Friday, March 05, 2021


 Reposted from my writing in the North Star Monthly, a very old Vermont publication from Danville, Vermont. Subscribe to the journal and always have a piece of Vermont close by. I love it and know you will too!  Enjoy!  George


It was clear, bright and beautiful this morning so I decided to go to the flower farm and walk the perimeter to check for animal intruders. I hadn’t seen any deer tracks when I passed by on Route 2 but last year deer came in and ate a couple of dwarf conifers even though I had enclosed them with a wire fence. One experience with any kind of loss will always remind me to check. I know from many reports from customers last spring that I was not alone in seeing some damage from deer. This year, things look good….so far!


As I walked along the river, I noticed a pair of cardinals hiding in a wild honeysuckle and later on a small irruption of evening grosbeaks resting in a Katherine Havemeyer lilac before heading for the village where bird feeders are available. I have noticed that the colder temperatures have caused snow and ice to hang on the trees for three weeks now and this has made it more difficult for birds to find their favorite foods. That causes them to move into adjacent fields and appear at feeders. It also has given bird watchers an opportunity to see birds they might not normally see. Snow buntings have been at our feeders this week and despite their hyperactive moods they are nice to see.


Covid has kept us inside more than we want so this year it’s more than seasonal affective disorder and deepening snow that reminds us that it’s winter. Cabin fever has kept more than just gardeners inside but there are some things we can do to boost our spirits. We belong to plant societies and online specialty groups for the plants we grow and sell. As example, hostas are an important plant that has always interested us and the American Hosta Society ( is one of the best organized societies I know. I think they have the absolute best journals which arrive twice a year as a published, image packed, journal and then again as an online journal. It costs $30 per year for an individual membership which arrives with a voucher for $15 towards a hosta. I especially look forward to the journals because they have biographical sketches of hybridizers, terrific pictures and stories about display gardens, hosta history, advances in viral testing, and great information on the latest registrations.


In addition to hosta journals, I use the online Hosta Library ( which is free. It contains summary information, abundant pictures (1000’s) and registration detail on all hostas, registered and unregistered.  It is the best resource I know of for anyone interested in this shade tolerant plant that’s perfect for Vermont gardens. Take a look-see and you will see what I mean.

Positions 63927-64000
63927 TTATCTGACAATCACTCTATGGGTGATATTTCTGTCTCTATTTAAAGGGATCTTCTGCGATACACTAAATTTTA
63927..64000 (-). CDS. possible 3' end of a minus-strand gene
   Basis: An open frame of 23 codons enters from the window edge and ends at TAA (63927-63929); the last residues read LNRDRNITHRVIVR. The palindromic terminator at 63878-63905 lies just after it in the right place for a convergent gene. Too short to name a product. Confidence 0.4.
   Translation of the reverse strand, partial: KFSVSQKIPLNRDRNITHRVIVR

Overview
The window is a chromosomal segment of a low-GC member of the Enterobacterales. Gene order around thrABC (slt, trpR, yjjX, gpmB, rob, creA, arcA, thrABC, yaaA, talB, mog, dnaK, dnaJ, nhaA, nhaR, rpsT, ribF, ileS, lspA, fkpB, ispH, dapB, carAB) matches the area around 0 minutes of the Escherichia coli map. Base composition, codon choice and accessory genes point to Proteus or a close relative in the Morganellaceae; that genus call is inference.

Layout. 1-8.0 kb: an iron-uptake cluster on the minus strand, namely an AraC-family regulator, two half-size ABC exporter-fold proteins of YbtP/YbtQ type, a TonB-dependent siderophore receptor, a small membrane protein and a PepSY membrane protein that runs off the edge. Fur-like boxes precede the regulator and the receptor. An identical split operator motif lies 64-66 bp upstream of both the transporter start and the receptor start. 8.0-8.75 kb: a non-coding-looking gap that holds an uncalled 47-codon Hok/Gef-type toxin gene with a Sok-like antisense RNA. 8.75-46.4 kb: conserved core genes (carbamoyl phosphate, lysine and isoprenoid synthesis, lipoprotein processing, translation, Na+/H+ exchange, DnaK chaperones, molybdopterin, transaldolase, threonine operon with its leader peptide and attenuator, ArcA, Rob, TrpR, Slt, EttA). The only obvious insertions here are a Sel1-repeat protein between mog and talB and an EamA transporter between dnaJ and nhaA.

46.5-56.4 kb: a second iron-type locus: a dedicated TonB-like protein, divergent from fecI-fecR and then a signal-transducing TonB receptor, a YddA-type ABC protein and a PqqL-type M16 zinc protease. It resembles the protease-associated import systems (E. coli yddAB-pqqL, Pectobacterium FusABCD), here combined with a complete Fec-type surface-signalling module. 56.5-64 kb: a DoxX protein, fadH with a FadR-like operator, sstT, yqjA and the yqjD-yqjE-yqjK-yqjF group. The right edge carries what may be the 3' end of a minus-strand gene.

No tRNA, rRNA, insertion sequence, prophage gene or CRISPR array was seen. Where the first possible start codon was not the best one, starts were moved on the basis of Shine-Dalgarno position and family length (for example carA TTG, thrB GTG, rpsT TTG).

While at the flower farm I decided to take some lilac cuttings. I usually take them a few weeks after the lilacs have bloomed in June but I read that you can also take cuttings now and root them in sand, covered for the first weeks in plastic wrap or plastic seed tray domes. I took cuttings from 8 lilacs to try this out and I’m being positive about my success. I dipped each one in rooting hormone and then put them in the front room under an eastern facing window. I mist them every day or so. If you have visited us at the farm, you might have seen that we have much of the perimeter dotted with multiples of +20 varieties of lilacs. Each spring by mid-May we have 8-12 varieties for sale if you are interested. The International Lilac Society is a great organization for lilac lovers and it’s very helpful as you learn about growers, retailers and how to grow successfully.

This time of year the larger grocery stores often have primroses in their floral departments. Primulas have become very popular perennial garden flowers in recent years even though they are sold as houseplants too. They come in all colors, bloom for some time and are attention getting, front-of-the-border plants. If you get serious about them, the  American Primrose Society ( is a membership you might want to purchase. It publishes 4 information filled journals and can direct you to specialty gardens and retail sources. The Society has just completed its annual seed exchange which is an inexpensive way to purchase primula seeds from around the world to add to your collection.

Garden blogs, garden clubs and societies, plant societies, university and extension service groups as well as a plethora of gardening magazines can help you get through cabin fever. All gardeners are generous with their time and information. Be positive. Have questions? Can’t find something you’re looking for? Need a gift certificate? Drop us a line at We’re always here to help you grow your green thumb!










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